Health hazard evaluation report: HETA-87-109-1950, North Riverside Fire Department, North Riverside, Illinois.
Cincinnati, OH: U.S. Department of Health and Human Services, Public Health Service, Centers for Disease Control, National Institute for Occupational Safety and Health, HETA 87-109-1950, 1989 Mar; :1-20
In response to a request from the International Association of Fire Fighters, an assessment was made of the toxicity of smoke clouds produced by a zinc-chloride (7646857) (ZnCl2) smoke generating device used in training exercises at the Fire Training Facility of the North Riverside Fire Department (SIC-9224), North Riverside, Illinois. Analysis indicated that the smoke contained hydrochloric- acid (7647010), zinc compounds and several chlorinated hydrocarbons. Evaluations were made during two separate training exercises. Hydrochloric-acid concentrations ranged from trace amounts to 44mg/m3, exceeding the OSHA recommended ceiling level criteria of 7mg/m3. Zinc-chloride concentrations ranged from 63 to 172mg/m3; the limit was 2mg/m3. Perchloroethylene (127184) concentrations ranged up to 62mg/m3. The amount of smoke generated for the exercise significantly surpassed that recommended by the manufacturer. Five and six participants in the two exercises experienced symptoms including breathing difficulty, joint pain, fever and chills, and general fatigue. These individuals were not wearing a respirator or had removed it as part of the drill. The authors conclude that the dense clouds generated by the smoke generating devices should be considered hazardous to individuals without respiratory protection. The authors recommend the use of a self contained breathing apparatus during training exercises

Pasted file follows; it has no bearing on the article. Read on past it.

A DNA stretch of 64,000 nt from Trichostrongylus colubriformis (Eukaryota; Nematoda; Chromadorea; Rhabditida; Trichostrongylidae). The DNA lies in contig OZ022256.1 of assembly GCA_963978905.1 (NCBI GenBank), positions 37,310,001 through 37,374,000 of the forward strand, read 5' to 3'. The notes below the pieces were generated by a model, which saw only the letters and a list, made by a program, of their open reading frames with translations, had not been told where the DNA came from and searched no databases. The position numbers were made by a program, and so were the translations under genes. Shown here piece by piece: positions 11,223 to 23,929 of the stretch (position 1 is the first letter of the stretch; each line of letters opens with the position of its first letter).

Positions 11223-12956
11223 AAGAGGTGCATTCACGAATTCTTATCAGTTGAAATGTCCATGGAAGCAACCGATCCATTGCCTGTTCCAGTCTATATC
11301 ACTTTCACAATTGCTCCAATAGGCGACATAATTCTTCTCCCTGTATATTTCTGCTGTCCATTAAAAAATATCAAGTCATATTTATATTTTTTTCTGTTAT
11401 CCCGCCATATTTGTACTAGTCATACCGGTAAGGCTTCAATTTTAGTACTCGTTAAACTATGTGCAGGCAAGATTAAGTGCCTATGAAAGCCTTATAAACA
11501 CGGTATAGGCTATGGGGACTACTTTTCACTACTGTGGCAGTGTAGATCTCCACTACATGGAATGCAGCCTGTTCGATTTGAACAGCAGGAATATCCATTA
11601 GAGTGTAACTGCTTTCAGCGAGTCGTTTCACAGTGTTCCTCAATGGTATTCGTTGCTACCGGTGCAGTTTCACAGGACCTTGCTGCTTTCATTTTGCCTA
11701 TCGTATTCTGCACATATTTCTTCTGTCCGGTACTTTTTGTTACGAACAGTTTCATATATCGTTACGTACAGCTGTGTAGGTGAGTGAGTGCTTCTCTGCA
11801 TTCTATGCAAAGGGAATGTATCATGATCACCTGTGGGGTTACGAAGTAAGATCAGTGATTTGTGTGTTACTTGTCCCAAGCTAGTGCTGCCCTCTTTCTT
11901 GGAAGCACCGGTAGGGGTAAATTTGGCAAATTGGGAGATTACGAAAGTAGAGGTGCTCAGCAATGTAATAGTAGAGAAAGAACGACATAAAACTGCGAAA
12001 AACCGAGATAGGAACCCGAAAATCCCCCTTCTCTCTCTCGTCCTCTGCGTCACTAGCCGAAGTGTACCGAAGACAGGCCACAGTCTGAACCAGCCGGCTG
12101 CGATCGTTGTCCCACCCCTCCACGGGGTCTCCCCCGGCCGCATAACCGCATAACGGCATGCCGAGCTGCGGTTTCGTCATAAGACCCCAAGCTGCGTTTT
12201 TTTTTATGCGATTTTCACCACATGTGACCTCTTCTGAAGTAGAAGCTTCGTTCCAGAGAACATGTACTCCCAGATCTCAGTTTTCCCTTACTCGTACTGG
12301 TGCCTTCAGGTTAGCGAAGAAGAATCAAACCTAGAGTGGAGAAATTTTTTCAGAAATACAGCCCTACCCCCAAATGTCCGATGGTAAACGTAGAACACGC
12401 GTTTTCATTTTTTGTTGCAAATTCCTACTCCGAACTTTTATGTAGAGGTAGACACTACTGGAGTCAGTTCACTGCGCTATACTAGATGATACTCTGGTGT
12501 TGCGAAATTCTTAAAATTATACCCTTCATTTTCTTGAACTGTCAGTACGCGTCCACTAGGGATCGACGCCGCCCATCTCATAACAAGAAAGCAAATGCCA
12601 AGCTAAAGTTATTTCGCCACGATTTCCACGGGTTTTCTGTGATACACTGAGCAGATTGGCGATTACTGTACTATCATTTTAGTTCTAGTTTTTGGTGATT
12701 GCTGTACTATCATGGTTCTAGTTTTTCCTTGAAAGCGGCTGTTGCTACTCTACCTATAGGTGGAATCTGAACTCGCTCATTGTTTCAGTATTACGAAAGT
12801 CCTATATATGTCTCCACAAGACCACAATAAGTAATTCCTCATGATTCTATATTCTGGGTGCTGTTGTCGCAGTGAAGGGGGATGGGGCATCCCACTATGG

NIOSH-Author; NIOSH-Health-Hazard-Evaluation; NIOSH-Technical-Assistance-Report; HETA-87-109-1950; Region-5; Hazard-Confirmed; Firemen; Smoke-inhalation; Acid-mists; Zinc-compounds;
7646-85-7; 7647-01-0; 127-18-4
Field Studies; Hazard Evaluation and Technical Assistance
NTIS Accession No.
National Institute for Occupational Safety and Health